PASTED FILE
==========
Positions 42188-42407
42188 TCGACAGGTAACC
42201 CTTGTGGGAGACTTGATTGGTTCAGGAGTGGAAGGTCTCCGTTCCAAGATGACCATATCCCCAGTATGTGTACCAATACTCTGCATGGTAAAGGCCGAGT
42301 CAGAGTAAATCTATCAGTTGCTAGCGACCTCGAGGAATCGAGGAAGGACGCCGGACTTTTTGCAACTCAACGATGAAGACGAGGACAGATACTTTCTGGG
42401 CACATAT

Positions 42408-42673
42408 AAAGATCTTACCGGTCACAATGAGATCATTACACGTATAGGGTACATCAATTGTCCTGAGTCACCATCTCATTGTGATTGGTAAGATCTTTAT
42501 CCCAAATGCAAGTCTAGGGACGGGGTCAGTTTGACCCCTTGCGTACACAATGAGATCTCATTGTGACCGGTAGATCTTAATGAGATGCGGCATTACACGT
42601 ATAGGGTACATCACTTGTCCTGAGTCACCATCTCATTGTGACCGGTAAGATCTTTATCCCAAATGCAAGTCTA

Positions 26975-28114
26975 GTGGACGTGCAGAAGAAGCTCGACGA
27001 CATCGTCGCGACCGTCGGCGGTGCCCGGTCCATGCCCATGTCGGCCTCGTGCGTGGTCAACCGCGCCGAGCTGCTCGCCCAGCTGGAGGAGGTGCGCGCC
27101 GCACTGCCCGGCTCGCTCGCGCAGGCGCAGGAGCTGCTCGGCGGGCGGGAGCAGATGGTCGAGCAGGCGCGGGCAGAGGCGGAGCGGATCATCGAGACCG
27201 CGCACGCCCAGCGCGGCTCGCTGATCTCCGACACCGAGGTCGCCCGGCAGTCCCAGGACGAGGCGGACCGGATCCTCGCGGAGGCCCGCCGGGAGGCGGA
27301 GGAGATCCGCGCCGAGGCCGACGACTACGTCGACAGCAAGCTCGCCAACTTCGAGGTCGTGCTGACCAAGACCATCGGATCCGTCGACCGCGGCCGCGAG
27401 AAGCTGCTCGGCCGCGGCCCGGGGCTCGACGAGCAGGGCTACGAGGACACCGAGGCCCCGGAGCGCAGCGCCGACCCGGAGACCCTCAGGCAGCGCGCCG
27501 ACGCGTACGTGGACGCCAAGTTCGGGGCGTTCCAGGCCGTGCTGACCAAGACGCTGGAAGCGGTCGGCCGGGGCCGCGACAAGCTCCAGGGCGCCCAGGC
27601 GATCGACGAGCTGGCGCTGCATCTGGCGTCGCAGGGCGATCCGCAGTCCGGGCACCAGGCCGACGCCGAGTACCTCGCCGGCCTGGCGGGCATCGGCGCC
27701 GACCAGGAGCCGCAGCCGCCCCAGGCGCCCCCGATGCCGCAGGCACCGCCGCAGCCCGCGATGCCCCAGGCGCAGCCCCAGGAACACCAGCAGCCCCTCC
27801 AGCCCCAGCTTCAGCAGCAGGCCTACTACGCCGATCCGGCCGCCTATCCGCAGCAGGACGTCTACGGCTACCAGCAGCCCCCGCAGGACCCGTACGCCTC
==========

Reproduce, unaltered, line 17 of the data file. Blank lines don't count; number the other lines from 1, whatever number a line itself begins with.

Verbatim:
27501 ACGCGTACGTGGACGCCAAGTTCGGGGCGTTCCAGGCCGTGCTGACCAAGACGCTGGAAGCGGTCGGCCGGGGCCGCGACAAGCTCCAGGGCGCCCAGGC